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Throughout the public health assessment process, the health assessor has been evaluating whether any site chemicals or conditions could have harmful effects on people living nearby. The health assessor has been in contact with community members, other agencies, and other people with an interest in the site. Although important findings have likely been shared with people throughout the process, the results of the public health assessment process are reported in a written document.
The type of document that ATSDR issues depends on the needs of the community or on the needs of the agency that requested help. Following are descriptions of some of the primary documents that ATSDR produces.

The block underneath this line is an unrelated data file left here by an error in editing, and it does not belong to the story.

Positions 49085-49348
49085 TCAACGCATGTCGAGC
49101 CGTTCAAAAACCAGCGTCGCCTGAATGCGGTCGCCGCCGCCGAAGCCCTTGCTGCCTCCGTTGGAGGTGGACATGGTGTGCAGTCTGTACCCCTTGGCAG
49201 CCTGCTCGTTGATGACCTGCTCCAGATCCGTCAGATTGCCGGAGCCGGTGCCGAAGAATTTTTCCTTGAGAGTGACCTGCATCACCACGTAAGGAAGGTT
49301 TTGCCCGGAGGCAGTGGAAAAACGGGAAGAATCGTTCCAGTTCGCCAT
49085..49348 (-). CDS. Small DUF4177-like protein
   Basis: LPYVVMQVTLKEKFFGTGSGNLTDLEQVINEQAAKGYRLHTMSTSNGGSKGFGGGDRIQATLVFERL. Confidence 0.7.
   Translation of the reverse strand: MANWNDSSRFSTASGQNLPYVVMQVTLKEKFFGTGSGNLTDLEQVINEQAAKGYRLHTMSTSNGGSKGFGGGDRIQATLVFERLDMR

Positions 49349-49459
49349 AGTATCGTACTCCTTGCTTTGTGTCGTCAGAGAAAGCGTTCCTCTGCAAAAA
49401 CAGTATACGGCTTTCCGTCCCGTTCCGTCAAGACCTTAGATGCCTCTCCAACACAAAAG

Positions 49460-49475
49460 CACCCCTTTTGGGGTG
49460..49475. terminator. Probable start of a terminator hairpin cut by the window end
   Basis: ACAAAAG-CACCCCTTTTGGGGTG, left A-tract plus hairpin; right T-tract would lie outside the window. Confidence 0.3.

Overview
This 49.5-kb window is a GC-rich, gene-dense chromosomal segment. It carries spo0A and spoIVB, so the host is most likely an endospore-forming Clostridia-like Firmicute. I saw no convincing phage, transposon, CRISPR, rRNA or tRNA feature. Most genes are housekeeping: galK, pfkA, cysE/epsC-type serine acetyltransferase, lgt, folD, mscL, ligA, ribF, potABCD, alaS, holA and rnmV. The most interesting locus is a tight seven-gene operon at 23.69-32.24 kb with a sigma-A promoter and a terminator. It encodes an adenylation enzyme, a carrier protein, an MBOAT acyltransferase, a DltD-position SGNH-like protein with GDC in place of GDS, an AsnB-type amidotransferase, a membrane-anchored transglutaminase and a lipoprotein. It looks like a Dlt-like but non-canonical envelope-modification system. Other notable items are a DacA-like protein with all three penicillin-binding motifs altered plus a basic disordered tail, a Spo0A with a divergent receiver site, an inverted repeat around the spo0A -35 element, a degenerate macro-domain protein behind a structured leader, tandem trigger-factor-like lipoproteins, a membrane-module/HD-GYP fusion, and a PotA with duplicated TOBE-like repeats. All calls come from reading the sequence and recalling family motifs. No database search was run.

Public Health Assessment
ATSDR develops public health assessment activities at each of the sites on or proposed
for the National Priorities List, which is the Environmental Protection Agency's
list of the most hazardous waste sites in the nation. Otherwise, the type of
report that is written depends on the needs of the community or agency requesting
help and on the conditions at the site.
What if new information becomes available after the public assessment process is complete?
Often new information is gathered because site conditions change. For
instance, more sampling may be conducted or site cleanup may be completed.
A new report may be issued to explain the new information and how it affects
previous conclusions and recommendations about the site.
|Last updated: February 20, 2008||ATSDR
EPH Training Coordinator